- AHIP has issued a statement to CMS that calls for changes in the agency’s proposed rule on association health plan (AHP) and short-term plan policy to avoid unintentional disparities in health insurance access for individuals with pre-existing conditions.
The trade organization stressed to HHS Secretary Alex Azar that CMS’s proposed rule to increase AHP coverage from six months to nine months could create confusion and healthcare disparities without proper AHP disclaimers.
Specifically, AHIP asserted that individuals shopping for health plans may purchase AHPs without knowing that AHPs don’t follow coverage rules as individual ACA-compliant, such as providing essential health benefits (EHBs).
The organization also shared industry concerns that AHP expansion could create mass-market migration that fragments the individual health plan market.
AHIP warned that individual health plan costs would rise as healthier individuals flock to lower-premium AHPs with less comprehensive benefits. Individual health plans may experience significant financial challenges to cover healthcare costs for unhealthier beneficiaries without a balanced risk pool of health members.
“We are united in our commitment to provide consumers with coverage choices that effectively help them improve their health and financial security,” Matt Eyles, the incoming AHIP president said in a public statement. “Every American should have access to affordable coverage, regardless of their income, health status, or pre-existing conditions.
“At the same time, we are concerned that this proposed rule will lead to more people being uninsured and underinsured, and to higher costs in the long run,” Eyles continued. “Short-term plans can provide an important temporary bridge for Americans who are transitioning between plans. But they are not a replacement for comprehensive coverage.”
AHIP recommends shortening the duration of short-term health plan length to six-months and concurs with CMS that short-term plan duration must extend beyond the traditional three-month period.
The organization explained that some individuals that rely on employer-sponsored coverage may not have insurance for at least three months if they are seeking a new job opportunity.
“Individuals who find themselves with a gap of one week or longer between leaving a prior job and starting a new job could find themselves without coverage options for some period of time under the current three-month limit,” AHIP added.
However, AHIP is confident that a six-month period is an adequate length for individuals to support their healthcare needs with transitional insurance. A nine-month duration would only complicate a consumer’s understanding of short-term insurance.
AHIP recommended that CMS rewrite the proposed rule by removing streamlined renewability features for short-term plans.
Consumers may be more inclined to re-enroll in the plans without realizing that their coverage would become obsolete after a certain time. The organization cautioned that streamlined renewability would accelerate detriments to the individual health plan market and consumer health plan options with EHBs.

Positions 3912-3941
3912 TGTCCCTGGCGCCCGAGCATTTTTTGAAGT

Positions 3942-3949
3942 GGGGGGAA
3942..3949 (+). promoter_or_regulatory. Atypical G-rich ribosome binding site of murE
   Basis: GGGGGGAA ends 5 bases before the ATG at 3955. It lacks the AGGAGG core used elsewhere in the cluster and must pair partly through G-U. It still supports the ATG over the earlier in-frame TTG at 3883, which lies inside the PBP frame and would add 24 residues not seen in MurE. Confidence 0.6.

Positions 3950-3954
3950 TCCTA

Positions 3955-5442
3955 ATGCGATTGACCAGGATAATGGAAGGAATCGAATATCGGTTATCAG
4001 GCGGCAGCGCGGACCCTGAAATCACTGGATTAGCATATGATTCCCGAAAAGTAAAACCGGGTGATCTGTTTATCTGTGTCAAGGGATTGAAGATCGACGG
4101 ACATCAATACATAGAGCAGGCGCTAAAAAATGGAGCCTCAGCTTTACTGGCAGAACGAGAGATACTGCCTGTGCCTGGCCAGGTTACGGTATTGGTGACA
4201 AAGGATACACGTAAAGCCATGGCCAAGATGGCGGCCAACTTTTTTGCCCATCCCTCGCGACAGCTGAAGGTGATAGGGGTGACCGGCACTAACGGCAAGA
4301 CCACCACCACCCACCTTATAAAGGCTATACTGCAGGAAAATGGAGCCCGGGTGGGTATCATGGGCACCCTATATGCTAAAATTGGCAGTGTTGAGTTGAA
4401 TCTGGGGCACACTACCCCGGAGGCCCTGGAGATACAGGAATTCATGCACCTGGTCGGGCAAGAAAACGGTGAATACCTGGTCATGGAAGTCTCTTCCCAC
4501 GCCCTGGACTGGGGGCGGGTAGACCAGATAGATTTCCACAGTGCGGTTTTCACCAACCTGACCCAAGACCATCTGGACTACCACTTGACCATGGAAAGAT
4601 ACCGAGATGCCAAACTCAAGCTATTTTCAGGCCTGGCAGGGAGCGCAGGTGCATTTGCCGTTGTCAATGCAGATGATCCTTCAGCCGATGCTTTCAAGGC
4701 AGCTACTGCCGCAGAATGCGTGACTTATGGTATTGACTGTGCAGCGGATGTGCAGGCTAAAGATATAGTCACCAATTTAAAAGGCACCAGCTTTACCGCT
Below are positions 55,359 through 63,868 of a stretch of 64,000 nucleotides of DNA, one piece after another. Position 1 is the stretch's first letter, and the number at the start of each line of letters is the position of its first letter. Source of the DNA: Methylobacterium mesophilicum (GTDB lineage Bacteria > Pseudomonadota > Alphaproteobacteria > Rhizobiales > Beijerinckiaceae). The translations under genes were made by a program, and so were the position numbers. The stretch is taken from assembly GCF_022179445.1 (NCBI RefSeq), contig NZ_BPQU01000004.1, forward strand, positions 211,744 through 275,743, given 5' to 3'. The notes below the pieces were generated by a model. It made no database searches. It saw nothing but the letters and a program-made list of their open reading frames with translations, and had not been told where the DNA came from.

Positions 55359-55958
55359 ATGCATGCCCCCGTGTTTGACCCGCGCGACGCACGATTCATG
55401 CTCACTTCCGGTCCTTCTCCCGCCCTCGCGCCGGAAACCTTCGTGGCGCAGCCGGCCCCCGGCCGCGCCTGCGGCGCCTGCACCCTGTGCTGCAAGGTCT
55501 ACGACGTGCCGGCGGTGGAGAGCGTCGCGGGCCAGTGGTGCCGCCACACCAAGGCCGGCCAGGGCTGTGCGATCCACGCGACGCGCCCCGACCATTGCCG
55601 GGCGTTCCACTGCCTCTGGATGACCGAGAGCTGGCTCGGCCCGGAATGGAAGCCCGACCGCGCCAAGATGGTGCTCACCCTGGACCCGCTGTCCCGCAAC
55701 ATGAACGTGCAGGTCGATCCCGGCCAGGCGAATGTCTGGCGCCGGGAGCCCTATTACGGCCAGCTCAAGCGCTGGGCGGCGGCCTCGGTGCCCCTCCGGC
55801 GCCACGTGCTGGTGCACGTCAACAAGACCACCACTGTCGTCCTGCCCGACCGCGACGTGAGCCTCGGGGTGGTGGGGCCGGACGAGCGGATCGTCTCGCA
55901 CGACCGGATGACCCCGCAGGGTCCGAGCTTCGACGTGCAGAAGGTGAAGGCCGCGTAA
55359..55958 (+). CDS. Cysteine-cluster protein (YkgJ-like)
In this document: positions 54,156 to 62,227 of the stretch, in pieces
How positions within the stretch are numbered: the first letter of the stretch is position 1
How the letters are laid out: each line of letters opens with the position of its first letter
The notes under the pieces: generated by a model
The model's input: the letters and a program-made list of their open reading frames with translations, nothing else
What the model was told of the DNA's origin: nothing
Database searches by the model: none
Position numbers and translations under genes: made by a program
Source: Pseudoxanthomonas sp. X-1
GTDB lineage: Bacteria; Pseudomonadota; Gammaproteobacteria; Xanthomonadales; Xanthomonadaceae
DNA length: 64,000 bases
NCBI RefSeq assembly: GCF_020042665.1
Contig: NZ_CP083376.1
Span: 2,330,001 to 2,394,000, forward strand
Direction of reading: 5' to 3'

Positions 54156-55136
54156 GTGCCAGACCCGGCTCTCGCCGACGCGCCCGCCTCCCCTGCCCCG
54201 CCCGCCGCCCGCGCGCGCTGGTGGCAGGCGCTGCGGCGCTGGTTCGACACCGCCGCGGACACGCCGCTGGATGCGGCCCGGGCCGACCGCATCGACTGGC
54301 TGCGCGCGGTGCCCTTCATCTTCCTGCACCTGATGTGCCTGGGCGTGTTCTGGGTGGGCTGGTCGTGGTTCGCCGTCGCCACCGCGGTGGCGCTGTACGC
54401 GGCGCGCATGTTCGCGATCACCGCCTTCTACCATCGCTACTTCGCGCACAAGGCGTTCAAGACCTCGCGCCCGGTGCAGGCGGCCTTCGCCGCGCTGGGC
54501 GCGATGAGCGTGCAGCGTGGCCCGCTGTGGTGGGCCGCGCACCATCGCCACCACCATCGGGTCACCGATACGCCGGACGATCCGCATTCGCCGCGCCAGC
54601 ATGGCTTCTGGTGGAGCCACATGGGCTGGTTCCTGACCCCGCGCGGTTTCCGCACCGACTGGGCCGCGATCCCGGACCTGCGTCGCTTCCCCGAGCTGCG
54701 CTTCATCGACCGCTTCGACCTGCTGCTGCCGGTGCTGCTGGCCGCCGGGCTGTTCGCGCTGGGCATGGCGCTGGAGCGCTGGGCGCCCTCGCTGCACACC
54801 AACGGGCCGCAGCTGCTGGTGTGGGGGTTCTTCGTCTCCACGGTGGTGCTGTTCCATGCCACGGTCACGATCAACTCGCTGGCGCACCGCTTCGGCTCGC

“This will further result in adverse selection, drive up the rate of premium increases, and exacerbate affordability issues for many other people—especially those who are ineligible to buy other kinds of coverage (e.g., short-term plans) because of an existing health condition or who need coverage for services to treat their existing health conditions,” the letter explained.
AHIP strongly insisted that AHPs and short-term health plans must have strict disclosure requirements about benefits and duration.
The organization provided CMS detailed marketing and advertising collateral that would effectively educate consumers about the differences between comprehensive coverage and short-term insurance.
AHIP provided disclaimers that would inform consumers if a health plan provides preventive care, long-term coverage of EHBs, prescription drug benefits, and mental health care. In addition, AHIP suggested that disclaimers should provide cost sharing information for consumers such as disclaimers about premium assistance or other cost-related benefits.
“It is critical that marketing and application materials for short-term plans are clear that neither federal standards for individual market health insurance nor HIPAA excepted benefits apply and that consumers need to read policy documents carefully before buying a short-term plan,” AHIP emphasized.
AHIP also argued that the proposed rule should rely on a greater use of state responsibility to monitor and regulate short-term health plan sales. The organization said that states would be a better regulator than federal entities because states have specific insurance requirements and rules that may hinder AHP access for consumers.
The organization concluded its suggestions by emphasizing a need for extended time, so health plans and payers can prepare for AHP expansion. AHIP recommended that the final rule should go into effect on January 1, 2020 or 18 months after the rule is finalized.
AHIP expressed a willingness to work with HHS and CMS officials to provide the best transitional insurance options for consumers across the country.
“We appreciate the opportunity to comment on the proposed rule. If you have any questions or feedback about our comments or recommendations, we would welcome the opportunity to discuss them with you or your respective staffs,” AHIP said.